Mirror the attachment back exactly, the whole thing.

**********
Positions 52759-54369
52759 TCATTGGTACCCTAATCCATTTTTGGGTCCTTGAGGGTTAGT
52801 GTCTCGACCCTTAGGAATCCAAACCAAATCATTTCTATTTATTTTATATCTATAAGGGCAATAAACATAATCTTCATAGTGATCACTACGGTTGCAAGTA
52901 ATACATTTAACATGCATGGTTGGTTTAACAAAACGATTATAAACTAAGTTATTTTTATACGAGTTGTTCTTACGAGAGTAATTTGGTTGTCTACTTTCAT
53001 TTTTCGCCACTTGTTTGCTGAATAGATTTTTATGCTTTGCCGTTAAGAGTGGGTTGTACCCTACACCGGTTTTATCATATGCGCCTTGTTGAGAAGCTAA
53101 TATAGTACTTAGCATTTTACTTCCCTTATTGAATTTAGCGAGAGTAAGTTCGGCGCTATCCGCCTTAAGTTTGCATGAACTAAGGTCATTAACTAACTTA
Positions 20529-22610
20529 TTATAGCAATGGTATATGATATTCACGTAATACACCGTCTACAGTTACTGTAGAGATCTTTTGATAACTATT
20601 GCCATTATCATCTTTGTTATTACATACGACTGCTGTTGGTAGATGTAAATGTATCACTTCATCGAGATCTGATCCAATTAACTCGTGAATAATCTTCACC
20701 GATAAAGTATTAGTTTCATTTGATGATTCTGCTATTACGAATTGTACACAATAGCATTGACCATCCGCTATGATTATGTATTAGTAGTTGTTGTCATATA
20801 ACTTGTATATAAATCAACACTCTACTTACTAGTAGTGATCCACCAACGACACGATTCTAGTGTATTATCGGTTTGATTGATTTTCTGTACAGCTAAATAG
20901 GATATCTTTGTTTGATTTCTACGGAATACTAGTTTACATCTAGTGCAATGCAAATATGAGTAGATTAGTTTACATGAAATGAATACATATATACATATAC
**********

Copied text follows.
Positions 52759-54369
52759 TCATTGGTACCCTAATCCATTTTTGGGTCCTTGAGGGTTAGT
52801 GTCTCGACCCTTAGGAATCCAAACCAAATCATTTCTATTTATTTTATATCTATAAGGGCAATAAACATAATCTTCATAGTGATCACTACGGTTGCAAGTA
52901 ATACATTTAACATGCATGGTTGGTTTAACAAAACGATTATAAACTAAGTTATTTTTATACGAGTTGTTCTTACGAGAGTAATTTGGTTGTCTACTTTCAT
53001 TTTTCGCCACTTGTTTGCTGAATAGATTTTTATGCTTTGCCGTTAAGAGTGGGTTGTACCCTACACCGGTTTTATCATATGCGCCTTGTTGAGAAGCTAA
53101 TATAGTACTTAGCATTTTACTTCCCTTATTGAATTTAGCGAGAGTAAGTTCGGCGCTATCCGCCTTAAGTTTGCATGAACTAAGGTCATTAACTAACTTA
Positions 20529-22610
20529 TTATAGCAATGGTATATGATATTCACGTAATACACCGTCTACAGTTACTGTAGAGATCTTTTGATAACTATT
20601 GCCATTATCATCTTTGTTATTACATACGACTGCTGTTGGTAGATGTAAATGTATCACTTCATCGAGATCTGATCCAATTAACTCGTGAATAATCTTCACC
20701 GATAAAGTATTAGTTTCATTTGATGATTCTGCTATTACGAATTGTACACAATAGCATTGACCATCCGCTATGATTATGTATTAGTAGTTGTTGTCATATA
20801 ACTTGTATATAAATCAACACTCTACTTACTAGTAGTGATCCACCAACGACACGATTCTAGTGTATTATCGGTTTGATTGATTTTCTGTACAGCTAAATAG
20901 GATATCTTTGTTTGATTTCTACGGAATACTAGTTTACATCTAGTGCAATGCAAATATGAGTAGATTAGTTTACATGAAATGAATACATATATACATATAC